In a series of recently published studies, Johns Hopkins researchers have shown that an intestinal disease affecting 400,000 people in the United States is actually a variety of related disorders that can be inherited and cause similar symptoms in close relatives. The findings will help physicians predict who will get the disease, called Crohn's disease, speed diagnosis, and help determine the best treatment for each individual.
"Although earlier studies had suggested that Crohn's disease might be several distinct disorders, this is the first large study of a group of families that confirms those suggestions," says Theodore M. Bayless, M.D., professor of medicine and gastroenterology.
The findings have prompted Bayless and his co-worker, Steven Brant, M.D., to encourage people with a family history of Crohn's disease to participate in a Hopkins study to identify the genes responsible for the disease.
Crohn's disease, which causes painful inflammation of the intestine and severe diarrhea, may appear in one of three forms: 1) a relatively mild form that remains localized in one area of the intestine; 2) intestinal scarring that eventually causes blockage of the intestine; and 3) a more dangerous form that sometimes perforates the intestinal wall.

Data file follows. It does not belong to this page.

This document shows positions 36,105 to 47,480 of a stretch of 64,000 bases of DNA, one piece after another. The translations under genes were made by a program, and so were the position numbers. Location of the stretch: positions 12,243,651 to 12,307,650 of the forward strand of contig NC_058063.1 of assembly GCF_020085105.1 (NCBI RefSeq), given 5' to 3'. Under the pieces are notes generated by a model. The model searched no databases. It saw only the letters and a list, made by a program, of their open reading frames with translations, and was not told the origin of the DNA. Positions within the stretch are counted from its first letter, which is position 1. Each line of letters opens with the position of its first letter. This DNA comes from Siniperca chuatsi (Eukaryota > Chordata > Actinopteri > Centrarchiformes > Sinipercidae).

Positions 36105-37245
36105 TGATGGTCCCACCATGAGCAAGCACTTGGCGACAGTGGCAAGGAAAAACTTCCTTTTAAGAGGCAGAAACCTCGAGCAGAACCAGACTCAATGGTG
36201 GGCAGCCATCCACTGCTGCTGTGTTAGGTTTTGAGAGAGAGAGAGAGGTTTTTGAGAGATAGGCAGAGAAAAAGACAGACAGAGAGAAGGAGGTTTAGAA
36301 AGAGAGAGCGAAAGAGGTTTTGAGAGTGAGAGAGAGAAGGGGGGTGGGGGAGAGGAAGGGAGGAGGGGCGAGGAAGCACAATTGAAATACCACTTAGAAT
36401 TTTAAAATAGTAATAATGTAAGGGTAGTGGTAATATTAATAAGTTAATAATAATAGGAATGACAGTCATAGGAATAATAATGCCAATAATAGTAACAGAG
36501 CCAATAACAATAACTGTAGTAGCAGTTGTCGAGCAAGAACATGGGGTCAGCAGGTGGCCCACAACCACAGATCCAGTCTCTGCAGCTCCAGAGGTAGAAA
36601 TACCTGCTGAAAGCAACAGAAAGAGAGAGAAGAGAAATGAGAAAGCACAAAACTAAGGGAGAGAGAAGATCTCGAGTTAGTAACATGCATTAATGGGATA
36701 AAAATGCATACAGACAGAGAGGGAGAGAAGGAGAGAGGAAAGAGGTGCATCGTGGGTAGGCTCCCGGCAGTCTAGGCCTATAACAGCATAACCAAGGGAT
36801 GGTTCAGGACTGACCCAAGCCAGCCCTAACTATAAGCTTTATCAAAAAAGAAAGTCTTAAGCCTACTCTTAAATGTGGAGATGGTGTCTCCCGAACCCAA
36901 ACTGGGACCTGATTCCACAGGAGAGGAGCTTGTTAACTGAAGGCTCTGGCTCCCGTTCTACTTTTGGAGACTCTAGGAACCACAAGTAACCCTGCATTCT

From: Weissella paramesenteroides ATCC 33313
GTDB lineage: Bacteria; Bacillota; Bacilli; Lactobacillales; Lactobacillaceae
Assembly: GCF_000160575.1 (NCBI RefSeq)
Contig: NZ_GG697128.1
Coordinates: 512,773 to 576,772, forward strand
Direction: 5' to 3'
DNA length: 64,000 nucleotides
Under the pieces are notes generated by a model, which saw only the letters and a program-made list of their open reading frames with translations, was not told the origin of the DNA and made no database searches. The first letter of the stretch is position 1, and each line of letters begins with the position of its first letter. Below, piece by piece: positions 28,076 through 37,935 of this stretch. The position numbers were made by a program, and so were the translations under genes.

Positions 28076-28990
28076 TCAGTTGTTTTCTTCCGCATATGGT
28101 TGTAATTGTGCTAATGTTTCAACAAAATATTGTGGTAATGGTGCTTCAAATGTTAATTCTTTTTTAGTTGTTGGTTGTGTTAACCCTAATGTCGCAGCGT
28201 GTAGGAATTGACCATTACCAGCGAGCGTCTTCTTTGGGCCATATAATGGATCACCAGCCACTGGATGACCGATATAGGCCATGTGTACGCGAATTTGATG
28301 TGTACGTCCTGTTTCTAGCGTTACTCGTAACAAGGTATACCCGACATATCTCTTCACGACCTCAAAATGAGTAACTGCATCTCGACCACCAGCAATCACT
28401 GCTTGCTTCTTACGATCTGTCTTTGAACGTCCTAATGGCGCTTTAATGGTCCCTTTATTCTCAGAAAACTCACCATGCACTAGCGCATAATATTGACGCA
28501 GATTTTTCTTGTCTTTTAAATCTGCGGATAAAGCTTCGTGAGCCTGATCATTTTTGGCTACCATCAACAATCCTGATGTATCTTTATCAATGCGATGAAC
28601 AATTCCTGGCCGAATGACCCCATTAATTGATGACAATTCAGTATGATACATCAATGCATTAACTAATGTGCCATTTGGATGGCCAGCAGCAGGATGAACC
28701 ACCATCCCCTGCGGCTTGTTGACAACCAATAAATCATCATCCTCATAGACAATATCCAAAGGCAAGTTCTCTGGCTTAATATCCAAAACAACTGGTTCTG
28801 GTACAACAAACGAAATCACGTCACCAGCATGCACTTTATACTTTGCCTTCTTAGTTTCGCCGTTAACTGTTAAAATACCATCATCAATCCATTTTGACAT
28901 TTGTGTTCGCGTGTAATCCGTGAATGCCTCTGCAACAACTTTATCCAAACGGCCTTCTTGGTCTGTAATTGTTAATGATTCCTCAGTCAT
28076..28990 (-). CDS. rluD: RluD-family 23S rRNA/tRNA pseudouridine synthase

In one study, published in the March issue of Lancet, the researchers found that the disease occurs earlier in life in people whose parents also have a history of Crohn's disease. This type of earlier onset of a more severe form of a hereditary disease in the child than in the parent is called genetic anticipation.
The study is the first to show genetic anticipation in a disorder caused by multiple genes, according to Bayless. The Hopkins team speculated that the disease, which is probably caused by mutations in several yet unidentified genes, may be made worse when there are numerous copies of these mutations, called a triplet repeat.